In October, Nintendo will be releasing Super Smash Brothers for Nintendo 3DS and Wii U in the United States. To the average consumer, it might seem like just another update in a long line of Super Smash Bros. games, just like yet another Mario game – same old thing, nothing to see here. But this iteration of Super Smash Bros., known colloquially as Smash 4, has the potential not only to put a bit more money into Nintendo’s coffers, but also to shape the growing electronic sports scene.
To understand why, we have to start with the Smash Bros. series as a whole. The Smash Bros. games brought together a total of over 30 Nintendo characters from major Nintendo series and pitted them against each other in an incredibly unique multiplayer fighting game. Unlike other fighters, the goal wasn’t to whittle down the health bar of the opponent, or to input obscure button combinations for special moves. It was simply to knock your opponent off of a floating stage, using any style or method you felt like using. That flexi- bility and intuitiveness made it attractive to new and veteran gamers alike.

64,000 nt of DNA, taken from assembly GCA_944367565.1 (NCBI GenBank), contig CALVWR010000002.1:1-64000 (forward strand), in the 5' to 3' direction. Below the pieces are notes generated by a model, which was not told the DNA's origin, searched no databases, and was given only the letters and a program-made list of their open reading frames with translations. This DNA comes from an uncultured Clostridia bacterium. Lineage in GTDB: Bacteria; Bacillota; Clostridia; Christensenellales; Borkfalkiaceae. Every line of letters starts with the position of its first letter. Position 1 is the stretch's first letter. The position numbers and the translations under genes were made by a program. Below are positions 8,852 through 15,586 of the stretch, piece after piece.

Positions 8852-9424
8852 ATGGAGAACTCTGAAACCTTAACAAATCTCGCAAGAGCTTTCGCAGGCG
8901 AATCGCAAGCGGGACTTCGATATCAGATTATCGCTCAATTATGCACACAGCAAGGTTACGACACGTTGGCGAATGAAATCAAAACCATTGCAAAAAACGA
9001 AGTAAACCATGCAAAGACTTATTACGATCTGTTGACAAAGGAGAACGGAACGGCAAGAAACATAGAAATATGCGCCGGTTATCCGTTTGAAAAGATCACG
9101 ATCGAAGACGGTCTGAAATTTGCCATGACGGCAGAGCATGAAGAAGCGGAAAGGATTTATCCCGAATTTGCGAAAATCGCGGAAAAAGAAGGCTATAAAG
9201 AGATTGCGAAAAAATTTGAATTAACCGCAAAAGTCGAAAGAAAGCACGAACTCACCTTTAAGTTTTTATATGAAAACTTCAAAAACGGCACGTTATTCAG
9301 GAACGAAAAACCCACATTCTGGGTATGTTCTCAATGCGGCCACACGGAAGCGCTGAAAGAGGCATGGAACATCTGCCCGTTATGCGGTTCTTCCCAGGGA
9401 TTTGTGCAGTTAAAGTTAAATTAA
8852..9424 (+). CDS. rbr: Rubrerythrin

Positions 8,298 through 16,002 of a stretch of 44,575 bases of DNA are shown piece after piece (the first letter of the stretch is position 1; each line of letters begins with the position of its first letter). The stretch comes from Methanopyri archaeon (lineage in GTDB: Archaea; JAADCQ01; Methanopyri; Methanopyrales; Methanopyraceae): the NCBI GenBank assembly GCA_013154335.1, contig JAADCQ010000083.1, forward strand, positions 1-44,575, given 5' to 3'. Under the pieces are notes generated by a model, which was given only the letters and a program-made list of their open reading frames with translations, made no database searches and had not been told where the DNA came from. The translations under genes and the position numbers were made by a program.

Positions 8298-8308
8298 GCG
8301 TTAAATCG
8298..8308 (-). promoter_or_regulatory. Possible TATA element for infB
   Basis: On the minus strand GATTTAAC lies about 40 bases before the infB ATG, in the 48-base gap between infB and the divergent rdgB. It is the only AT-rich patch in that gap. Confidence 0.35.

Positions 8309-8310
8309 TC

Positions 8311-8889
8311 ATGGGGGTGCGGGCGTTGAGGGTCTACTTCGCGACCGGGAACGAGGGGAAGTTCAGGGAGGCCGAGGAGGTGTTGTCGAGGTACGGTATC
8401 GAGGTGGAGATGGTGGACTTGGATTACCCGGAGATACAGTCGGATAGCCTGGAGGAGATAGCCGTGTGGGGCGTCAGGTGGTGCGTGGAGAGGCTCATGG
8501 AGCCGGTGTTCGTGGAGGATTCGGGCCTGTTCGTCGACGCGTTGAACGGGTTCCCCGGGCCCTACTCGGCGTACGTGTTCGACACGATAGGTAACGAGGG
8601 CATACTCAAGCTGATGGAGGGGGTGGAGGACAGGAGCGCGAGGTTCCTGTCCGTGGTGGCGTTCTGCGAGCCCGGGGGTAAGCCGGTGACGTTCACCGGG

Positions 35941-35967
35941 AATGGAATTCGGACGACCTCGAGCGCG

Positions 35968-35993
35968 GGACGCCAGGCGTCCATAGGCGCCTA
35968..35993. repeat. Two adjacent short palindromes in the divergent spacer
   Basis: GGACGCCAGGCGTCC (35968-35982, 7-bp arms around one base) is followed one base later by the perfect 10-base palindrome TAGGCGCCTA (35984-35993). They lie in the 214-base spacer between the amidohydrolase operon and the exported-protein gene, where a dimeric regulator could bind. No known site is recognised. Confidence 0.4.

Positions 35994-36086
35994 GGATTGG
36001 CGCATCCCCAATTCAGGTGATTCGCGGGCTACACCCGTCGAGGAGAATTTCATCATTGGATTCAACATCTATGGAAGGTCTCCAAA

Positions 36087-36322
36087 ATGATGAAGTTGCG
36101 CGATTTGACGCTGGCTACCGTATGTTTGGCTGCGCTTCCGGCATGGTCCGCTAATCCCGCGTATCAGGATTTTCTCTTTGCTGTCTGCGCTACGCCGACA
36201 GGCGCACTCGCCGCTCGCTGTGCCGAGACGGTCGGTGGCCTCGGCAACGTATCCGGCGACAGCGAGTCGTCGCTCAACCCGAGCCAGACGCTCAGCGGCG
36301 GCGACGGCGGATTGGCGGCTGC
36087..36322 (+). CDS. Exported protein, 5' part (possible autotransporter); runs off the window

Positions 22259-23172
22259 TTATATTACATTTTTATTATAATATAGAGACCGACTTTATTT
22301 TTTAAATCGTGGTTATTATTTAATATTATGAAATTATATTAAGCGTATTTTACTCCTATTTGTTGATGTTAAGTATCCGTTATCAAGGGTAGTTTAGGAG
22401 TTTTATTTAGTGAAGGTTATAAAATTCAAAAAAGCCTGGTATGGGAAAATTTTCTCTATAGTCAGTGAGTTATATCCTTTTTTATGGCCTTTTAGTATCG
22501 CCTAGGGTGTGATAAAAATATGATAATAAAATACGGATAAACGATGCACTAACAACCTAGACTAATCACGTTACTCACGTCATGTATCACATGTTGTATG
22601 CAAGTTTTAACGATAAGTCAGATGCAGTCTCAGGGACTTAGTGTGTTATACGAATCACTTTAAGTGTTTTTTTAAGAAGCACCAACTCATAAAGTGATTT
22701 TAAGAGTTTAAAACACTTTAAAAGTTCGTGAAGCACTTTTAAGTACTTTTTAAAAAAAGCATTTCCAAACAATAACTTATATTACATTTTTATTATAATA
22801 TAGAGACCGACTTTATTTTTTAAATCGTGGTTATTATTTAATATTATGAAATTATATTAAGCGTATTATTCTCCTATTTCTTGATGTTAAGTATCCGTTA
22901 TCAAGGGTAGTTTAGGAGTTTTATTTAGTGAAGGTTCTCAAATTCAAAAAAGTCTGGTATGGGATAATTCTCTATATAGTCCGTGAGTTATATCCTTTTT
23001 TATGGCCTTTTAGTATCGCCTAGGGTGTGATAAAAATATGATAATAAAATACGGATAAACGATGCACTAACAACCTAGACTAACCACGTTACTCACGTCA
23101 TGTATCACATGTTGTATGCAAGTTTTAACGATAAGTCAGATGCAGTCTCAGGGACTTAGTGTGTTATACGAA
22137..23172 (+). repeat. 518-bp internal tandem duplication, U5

A competitive community quickly spawned around the game, which had a depth and nuance to it that no other fighting game has been able to match since. Nintendo, however, has been reluctant to embrace this beautiful acci-dent. For years, the company attempted to distance itself from the competitive scene, stating that Smash Bros. should be a party game and nothing more. But with disappoin-ting sales for Nintendo’s new flagship console, the Wii U, and a dedicated community that has grown into the hundreds of thousands, Nintendo can no longer continue to ignore competitive Smash.
Super Smash Bros. 4 was released in Japan by Nintendo at the beginning of September, and since then it has sold an average of one million copies every week. More important than these large sales numbers, however, is Smash 4’s refocus on the competitive community. The previous edition of Smash Brothers for the Wii was absolutely horrible in terms of competitive play – it was slow, had randomly gener-ated gameplay elements, and was abhorred even by some casual players for being yawn inducing. But with the release of a much faster and more exciting Smash 4, with game modes that are explicitly designed for competitive play, Nintendo seems to be moving away from pandering to a casual fan base and back to the more passionate players.
Smash 4 is revitalization in more ways than one. It’s driving up sales for consoles like the Wii U and 3DS, bringing back the hardcore fan base which Nintendo drew on for so long, and signaling to the competitive scene that they’re gaining increased legitimacy. But most importantly, it’s an incredible game.